To pinpoint these and other helpful regions of the genome, the JGI and the HudsonAlpha Institute for Biotechnology, which is a DOE-funded partner institution, sequenced more than 700 individual plants of switchgrass that the team had collected for their gardens. But these genome sequences were rough, approximate. Pieces of the puzzle, but not the complete picture. So, the team also worked at developing a well-resolved reference genome of switchgrass. It would be the one genome to rule them all, and fill in the gaps for the other sequences.
But getting a really complete version of the switchgrass genome took a really long time: 10 years. It’s understandable, though: Plant genomes are gnarly. They often have multiple copies of chromosomes. The switchgrass in this project has nine chromosomes, and four copies of each of those nine. And so, putting a genome together actually becomes really hard. The switchgrass team had made previous versions of a reference genome, but because sequencing technology has advanced so much since they started, this version, the fifth version, is a big leap forward.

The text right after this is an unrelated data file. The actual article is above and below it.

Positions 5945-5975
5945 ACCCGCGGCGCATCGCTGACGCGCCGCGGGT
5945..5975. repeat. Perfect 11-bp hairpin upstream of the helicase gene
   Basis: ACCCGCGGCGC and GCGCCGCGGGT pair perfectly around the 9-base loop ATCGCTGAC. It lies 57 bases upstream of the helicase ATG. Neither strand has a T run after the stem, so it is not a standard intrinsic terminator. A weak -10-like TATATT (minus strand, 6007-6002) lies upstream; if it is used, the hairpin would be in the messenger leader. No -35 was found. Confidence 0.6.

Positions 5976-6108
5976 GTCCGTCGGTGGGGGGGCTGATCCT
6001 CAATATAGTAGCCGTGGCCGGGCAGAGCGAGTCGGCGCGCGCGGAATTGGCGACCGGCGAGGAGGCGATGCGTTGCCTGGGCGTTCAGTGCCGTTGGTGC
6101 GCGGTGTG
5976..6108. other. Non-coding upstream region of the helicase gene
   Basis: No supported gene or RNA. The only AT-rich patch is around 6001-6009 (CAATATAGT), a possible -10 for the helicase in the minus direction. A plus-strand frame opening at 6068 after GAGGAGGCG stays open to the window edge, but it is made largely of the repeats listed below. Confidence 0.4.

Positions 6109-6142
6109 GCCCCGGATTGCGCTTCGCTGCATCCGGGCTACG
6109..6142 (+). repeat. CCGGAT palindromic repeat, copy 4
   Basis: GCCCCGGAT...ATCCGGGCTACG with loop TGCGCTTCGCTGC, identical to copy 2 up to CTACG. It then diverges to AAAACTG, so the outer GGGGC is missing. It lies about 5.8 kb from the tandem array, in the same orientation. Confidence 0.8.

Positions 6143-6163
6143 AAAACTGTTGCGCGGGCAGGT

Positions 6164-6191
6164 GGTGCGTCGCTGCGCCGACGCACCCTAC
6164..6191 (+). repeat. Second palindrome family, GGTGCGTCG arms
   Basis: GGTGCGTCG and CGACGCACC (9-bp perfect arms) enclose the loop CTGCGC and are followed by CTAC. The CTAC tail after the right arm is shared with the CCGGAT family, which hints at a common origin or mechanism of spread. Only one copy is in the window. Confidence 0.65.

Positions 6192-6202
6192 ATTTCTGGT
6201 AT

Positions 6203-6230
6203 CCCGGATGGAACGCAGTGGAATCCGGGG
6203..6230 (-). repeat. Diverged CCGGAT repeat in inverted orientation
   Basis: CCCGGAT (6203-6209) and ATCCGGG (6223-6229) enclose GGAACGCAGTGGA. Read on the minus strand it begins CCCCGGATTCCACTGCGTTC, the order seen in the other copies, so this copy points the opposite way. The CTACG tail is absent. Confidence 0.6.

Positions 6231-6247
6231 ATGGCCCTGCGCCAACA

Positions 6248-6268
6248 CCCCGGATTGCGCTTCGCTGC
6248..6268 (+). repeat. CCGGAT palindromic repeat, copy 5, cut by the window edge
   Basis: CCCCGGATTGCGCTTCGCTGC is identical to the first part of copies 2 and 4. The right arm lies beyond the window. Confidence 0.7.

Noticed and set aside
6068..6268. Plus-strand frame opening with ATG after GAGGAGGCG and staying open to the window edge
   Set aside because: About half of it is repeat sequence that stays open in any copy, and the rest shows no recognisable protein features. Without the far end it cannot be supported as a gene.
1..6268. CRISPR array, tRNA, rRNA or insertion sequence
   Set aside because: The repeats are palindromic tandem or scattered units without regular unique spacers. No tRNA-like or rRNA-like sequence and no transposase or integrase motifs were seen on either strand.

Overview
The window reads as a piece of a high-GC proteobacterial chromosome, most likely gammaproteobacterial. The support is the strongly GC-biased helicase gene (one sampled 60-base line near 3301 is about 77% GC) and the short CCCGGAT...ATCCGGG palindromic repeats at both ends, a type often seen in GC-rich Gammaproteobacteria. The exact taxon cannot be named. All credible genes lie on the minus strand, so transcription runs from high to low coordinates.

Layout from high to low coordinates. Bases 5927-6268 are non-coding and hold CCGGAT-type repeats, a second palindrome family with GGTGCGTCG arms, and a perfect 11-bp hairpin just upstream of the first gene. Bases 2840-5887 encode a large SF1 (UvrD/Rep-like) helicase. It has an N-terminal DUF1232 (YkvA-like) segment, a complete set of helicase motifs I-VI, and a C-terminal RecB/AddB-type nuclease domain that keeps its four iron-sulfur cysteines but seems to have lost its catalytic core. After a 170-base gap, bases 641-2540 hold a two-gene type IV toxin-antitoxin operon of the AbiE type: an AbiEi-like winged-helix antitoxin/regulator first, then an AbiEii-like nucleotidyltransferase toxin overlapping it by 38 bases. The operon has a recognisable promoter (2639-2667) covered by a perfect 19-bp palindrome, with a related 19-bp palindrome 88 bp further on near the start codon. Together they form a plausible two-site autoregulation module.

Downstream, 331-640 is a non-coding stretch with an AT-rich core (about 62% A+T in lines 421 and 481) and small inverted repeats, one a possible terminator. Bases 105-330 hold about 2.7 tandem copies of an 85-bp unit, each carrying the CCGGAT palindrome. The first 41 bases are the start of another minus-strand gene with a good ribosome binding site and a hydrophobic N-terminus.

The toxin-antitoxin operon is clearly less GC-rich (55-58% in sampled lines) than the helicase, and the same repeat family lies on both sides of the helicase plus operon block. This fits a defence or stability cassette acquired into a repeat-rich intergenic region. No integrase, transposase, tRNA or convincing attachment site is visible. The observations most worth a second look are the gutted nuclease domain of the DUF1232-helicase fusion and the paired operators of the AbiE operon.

DAVID: It’s been kind of amazing to watch through this whole process, as we’ve gone through from version one to two to three to four to five. And we keep thinking, Okay, this is the version we’re going to stick and work with. And then the technology changes, and ‘Wow, this is so much better.’
But it does seem like this new version of the genome is just amazing in terms of how complete it is.
ALISON: This version of the genome sequence is a much clearer map than what they’ve had in the past. With the last version of the genome, version 4, they couldn’t resolve regions of interest, like what genes
might be involved in cold tolerance. With this version, scientists can spot those regions, and breeders can use them to develop new strains of switchgrass.
ALISON: The DOE, in addition to having national labs and user facilities like the JGI, also has Bioenergy Research Centers, and they helped to support this work. David, for example, is part of the Great Lakes Bioenergy Research Center. Now, all of these centers still get to benefit from those 10 farflung switchgrass research gardens: the gardens are still alive, and they’re ripe for collecting more data.